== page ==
Getting Started - Feline body language
tense; ears and whiskers are relaxed, tail is up.
A common mistake pet parents make with new kittens
is accidentally rewarding unwanted behaviors.
your kitten relax by demonstrating relaxation. Let out a big sigh and all
your body tension. Sit on the floor and put out one finger
for your kitten to approach and sniff.
(This is a proper feline greeting.) Try making your own purr sound. Purring in kitten language means, "everything
is alright - just relax." Mother cat and kittens give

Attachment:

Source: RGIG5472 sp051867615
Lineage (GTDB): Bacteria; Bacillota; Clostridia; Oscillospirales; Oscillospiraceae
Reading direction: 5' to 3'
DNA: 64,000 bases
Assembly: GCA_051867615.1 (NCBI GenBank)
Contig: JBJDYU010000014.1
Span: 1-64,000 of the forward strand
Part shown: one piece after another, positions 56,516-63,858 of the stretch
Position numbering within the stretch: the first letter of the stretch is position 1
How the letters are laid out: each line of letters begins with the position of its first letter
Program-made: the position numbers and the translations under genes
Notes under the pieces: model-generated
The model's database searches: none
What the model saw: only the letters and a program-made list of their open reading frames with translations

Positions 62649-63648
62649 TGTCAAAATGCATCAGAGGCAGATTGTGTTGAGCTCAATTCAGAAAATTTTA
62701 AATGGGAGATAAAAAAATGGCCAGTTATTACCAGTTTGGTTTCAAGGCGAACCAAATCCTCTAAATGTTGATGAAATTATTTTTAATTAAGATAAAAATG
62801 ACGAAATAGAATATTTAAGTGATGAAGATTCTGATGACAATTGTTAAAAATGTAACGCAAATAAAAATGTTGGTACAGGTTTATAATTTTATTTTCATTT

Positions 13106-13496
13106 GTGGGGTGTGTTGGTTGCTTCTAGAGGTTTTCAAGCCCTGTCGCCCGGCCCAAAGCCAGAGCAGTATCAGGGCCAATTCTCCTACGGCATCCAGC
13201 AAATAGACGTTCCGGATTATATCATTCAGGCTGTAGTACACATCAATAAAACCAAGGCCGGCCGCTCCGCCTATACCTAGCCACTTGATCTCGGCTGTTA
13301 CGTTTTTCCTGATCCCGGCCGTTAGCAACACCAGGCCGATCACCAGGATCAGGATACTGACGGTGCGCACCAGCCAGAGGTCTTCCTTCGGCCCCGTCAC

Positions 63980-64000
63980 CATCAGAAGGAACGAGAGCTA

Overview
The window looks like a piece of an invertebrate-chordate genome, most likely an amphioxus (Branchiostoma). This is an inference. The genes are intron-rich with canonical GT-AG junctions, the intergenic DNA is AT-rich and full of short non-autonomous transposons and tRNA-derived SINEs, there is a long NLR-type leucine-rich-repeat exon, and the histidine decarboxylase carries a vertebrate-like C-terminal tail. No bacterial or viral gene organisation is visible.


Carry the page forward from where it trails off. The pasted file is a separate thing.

each other this important signal.
Murmur, "Good kitty, kitty, kitty," under
your breath to communicate affection and friendship.
Think of your kitten as being in one of two zones: a
comfort zone or anxiety zone. Shape a more confident and
tolerant personality by praising
CAUTION: Be careful not to reward fearful behaviors in an effort to "comfort" the kitten.
Attention tends to increase behaviors.
Fearful kittens look tense with
ears back, mouth open, pupils dilated, crouched to look
small or arched to look big.
A stressed kitten may fight or
take off in flight depending on genetics and early